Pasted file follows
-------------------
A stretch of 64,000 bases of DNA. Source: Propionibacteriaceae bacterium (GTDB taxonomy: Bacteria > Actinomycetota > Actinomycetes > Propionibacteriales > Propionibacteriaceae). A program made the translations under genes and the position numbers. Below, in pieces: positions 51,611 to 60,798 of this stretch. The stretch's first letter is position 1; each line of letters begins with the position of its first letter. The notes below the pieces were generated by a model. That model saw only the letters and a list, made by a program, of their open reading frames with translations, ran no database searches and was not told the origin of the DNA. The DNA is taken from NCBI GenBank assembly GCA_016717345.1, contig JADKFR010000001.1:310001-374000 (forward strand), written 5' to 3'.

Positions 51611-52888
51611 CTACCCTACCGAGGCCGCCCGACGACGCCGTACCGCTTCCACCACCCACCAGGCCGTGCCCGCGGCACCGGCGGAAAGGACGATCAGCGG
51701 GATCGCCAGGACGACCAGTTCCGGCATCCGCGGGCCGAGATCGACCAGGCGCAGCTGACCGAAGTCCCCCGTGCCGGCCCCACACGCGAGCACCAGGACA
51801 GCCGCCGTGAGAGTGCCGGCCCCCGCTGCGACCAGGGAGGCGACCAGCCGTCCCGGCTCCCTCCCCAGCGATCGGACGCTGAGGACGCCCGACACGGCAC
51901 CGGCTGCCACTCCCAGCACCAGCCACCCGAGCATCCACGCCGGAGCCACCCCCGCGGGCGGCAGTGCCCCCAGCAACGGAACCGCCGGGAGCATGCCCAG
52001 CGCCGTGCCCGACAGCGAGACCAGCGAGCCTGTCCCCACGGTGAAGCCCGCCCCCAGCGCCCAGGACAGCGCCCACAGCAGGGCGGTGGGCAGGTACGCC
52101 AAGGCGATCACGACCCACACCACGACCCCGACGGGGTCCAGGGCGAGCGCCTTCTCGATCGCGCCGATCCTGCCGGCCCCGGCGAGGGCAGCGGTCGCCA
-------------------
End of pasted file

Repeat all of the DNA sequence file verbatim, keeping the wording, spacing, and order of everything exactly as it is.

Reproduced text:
A stretch of 64,000 bases of DNA. Source: Propionibacteriaceae bacterium (GTDB taxonomy: Bacteria > Actinomycetota > Actinomycetes > Propionibacteriales > Propionibacteriaceae). A program made the translations under genes and the position numbers. Below, in pieces: positions 51,611 to 60,798 of this stretch. The stretch's first letter is position 1; each line of letters begins with the position of its first letter. The notes below the pieces were generated by a model. That model saw only the letters and a list, made by a program, of their open reading frames with translations, ran no database searches and was not told the origin of the DNA. The DNA is taken from NCBI GenBank assembly GCA_016717345.1, contig JADKFR010000001.1:310001-374000 (forward strand), written 5' to 3'.

Positions 51611-52888
51611 CTACCCTACCGAGGCCGCCCGACGACGCCGTACCGCTTCCACCACCCACCAGGCCGTGCCCGCGGCACCGGCGGAAAGGACGATCAGCGG
51701 GATCGCCAGGACGACCAGTTCCGGCATCCGCGGGCCGAGATCGACCAGGCGCAGCTGACCGAAGTCCCCCGTGCCGGCCCCACACGCGAGCACCAGGACA
51801 GCCGCCGTGAGAGTGCCGGCCCCCGCTGCGACCAGGGAGGCGACCAGCCGTCCCGGCTCCCTCCCCAGCGATCGGACGCTGAGGACGCCCGACACGGCAC
51901 CGGCTGCCACTCCCAGCACCAGCCACCCGAGCATCCACGCCGGAGCCACCCCCGCGGGCGGCAGTGCCCCCAGCAACGGAACCGCCGGGAGCATGCCCAG
52001 CGCCGTGCCCGACAGCGAGACCAGCGAGCCTGTCCCCACGGTGAAGCCCGCCCCCAGCGCCCAGGACAGCGCCCACAGCAGGGCGGTGGGCAGGTACGCC
52101 AAGGCGATCACGACCCACACCACGACCCCGACGGGGTCCAGGGCGAGCGCCTTCTCGATCGCGCCGATCCTGCCGGCCCCGGCGAGGGCAGCGGTCGCCA